Commemorating the 1969 Allen Building Takeover: Fifty Years Later

tear gas on the allen quad

Saturday, Feb. 9, 2019
Ambassador Ballroom, Washington Duke Inn
(3001 Cameron Blvd., Durham)


The 'Say It Loud, I'm Black and I'm Proud' reception will be held in the Nasher Museum of Art's Great Hall. 

Parking is free and available in these lots:

***Parking is not guaranteed at the Washington Duke Inn. Attendees can take a shuttle from the above lots to the main venue. The shuttles will run every 10-15 min to the hotel. Starting at 4:30 p.m. shuttles will begin to take attendees  to the Nasher Museum of Art for the reception, or back to the lot where they parked. The shuttles will run on a continuous loop, every 10-15 minutes, until 7:30 p.m. ***


The Department of African & African American Studies at Duke will host a commemoration honoring the courage of the black alumni (1969-1972) who challenged the university's discriminatory policies as undergraduates by “taking over” the university’s main administrative building on Feb. 13, 1969. Read More

Special thanks the Allen Building Takeover 50th Anniversary Committee: Duke alumni Catherine LeBlanc, '71, Bertie Howard, '69, Bianca C. Williams, '02, 05, '09; faculty and staff, Wahneema Lubiano, associate professor of African & African American Studies and literature; Mark Anthony Neal, professor and chair of the Department of African & African American Studies, Tyra Dixon, department administrative assistant, and Camille Jackson, director of communications; current students Zara Porter, '21, Sydney Roberts, '19, Qsanet Tekie, '19, Mikhal Kidane, '19, Yannet Daniel, '20, Kennedy Ware, '20, and graduate student assistant Anastasia Karklina.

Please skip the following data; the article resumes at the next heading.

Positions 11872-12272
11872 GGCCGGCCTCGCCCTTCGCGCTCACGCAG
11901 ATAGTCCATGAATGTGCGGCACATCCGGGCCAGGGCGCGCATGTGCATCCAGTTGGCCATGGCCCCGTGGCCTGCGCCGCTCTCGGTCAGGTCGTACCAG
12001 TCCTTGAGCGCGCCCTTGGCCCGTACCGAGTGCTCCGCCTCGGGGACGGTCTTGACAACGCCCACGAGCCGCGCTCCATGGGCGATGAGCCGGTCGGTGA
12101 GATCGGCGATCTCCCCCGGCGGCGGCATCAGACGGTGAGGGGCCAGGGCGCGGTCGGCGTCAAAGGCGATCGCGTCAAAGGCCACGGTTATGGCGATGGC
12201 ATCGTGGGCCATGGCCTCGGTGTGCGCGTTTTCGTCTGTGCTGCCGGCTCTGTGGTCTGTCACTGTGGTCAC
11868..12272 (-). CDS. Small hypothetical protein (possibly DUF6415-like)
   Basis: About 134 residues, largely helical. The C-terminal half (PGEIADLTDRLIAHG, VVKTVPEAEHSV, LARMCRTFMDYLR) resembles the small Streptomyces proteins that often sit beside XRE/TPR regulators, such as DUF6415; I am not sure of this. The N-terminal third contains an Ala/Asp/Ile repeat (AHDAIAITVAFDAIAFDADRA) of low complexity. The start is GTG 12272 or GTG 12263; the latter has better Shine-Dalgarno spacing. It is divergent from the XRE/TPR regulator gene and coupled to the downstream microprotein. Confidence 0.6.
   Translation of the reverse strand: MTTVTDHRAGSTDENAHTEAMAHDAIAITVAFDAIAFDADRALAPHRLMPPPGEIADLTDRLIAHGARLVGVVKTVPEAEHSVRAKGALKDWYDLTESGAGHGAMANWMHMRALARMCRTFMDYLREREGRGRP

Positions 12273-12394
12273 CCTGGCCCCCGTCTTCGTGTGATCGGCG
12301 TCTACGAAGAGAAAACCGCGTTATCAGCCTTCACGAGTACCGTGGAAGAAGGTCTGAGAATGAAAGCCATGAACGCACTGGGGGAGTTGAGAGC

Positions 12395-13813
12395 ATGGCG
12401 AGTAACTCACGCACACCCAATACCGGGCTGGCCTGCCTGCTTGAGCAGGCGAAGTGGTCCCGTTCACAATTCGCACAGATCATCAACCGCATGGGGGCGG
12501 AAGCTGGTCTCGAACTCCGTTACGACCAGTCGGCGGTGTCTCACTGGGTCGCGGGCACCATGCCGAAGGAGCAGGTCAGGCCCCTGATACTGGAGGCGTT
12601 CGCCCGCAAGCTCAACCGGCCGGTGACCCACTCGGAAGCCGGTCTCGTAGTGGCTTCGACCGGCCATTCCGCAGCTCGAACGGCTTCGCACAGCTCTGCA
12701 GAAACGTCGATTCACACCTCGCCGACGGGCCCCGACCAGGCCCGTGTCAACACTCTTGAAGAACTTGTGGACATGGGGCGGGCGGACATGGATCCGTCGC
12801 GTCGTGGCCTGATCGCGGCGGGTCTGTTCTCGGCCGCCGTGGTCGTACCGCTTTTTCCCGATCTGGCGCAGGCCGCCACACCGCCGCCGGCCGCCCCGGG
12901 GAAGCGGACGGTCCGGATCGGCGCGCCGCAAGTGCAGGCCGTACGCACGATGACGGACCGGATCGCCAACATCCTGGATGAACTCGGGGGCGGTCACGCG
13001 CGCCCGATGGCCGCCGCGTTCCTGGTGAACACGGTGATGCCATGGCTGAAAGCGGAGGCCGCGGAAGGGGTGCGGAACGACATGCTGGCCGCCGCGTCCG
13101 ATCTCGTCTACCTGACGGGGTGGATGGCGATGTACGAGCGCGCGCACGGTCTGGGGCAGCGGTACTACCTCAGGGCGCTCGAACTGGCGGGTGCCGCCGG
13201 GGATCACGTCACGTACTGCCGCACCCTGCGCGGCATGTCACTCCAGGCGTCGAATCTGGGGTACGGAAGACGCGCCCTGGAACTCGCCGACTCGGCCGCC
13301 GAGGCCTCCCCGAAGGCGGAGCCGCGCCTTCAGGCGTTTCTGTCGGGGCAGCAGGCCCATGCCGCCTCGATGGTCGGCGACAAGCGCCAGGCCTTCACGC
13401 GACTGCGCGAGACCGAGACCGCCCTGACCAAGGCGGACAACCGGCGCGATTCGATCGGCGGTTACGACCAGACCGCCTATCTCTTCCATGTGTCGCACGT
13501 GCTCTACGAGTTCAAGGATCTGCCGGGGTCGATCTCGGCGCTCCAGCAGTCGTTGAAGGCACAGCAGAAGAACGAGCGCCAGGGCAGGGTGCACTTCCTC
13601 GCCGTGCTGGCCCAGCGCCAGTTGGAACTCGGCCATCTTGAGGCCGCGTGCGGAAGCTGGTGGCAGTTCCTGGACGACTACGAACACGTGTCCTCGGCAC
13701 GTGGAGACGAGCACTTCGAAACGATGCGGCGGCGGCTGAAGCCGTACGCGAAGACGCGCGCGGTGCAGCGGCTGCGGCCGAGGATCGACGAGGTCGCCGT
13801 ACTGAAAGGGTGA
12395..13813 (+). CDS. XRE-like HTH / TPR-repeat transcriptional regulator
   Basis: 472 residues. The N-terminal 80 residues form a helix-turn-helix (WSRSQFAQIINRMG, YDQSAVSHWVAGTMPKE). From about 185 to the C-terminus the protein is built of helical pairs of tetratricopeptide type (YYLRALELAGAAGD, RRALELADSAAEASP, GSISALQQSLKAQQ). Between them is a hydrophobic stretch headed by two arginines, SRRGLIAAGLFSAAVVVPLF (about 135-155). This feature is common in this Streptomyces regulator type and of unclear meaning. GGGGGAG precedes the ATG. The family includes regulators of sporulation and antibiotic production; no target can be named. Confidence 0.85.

Thanks to the Nasher Museum of Art, Rubenstein Arts Center, Doris Duke Center, Washington Duke Inn, the Chronicle Pitch Story Lab team, DDC International, Echos Media and Ynobe Knows Events. 

This event is co-sponsored by the Office of the President, the Office of the Provost, Trinity College of Arts & Sciences, Duke Alumni Affairs, the Duke Black Alumni, the Duke Council on Race and Ethnicity, the Mary Lou Williams Center for Black Culture, and Duke University Archives.

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Unable to attend in person, you can watch the livestream of the panel discussions on YouTube, or click on the image below the day of the event. Subscribers can participate in a live chat while viewing.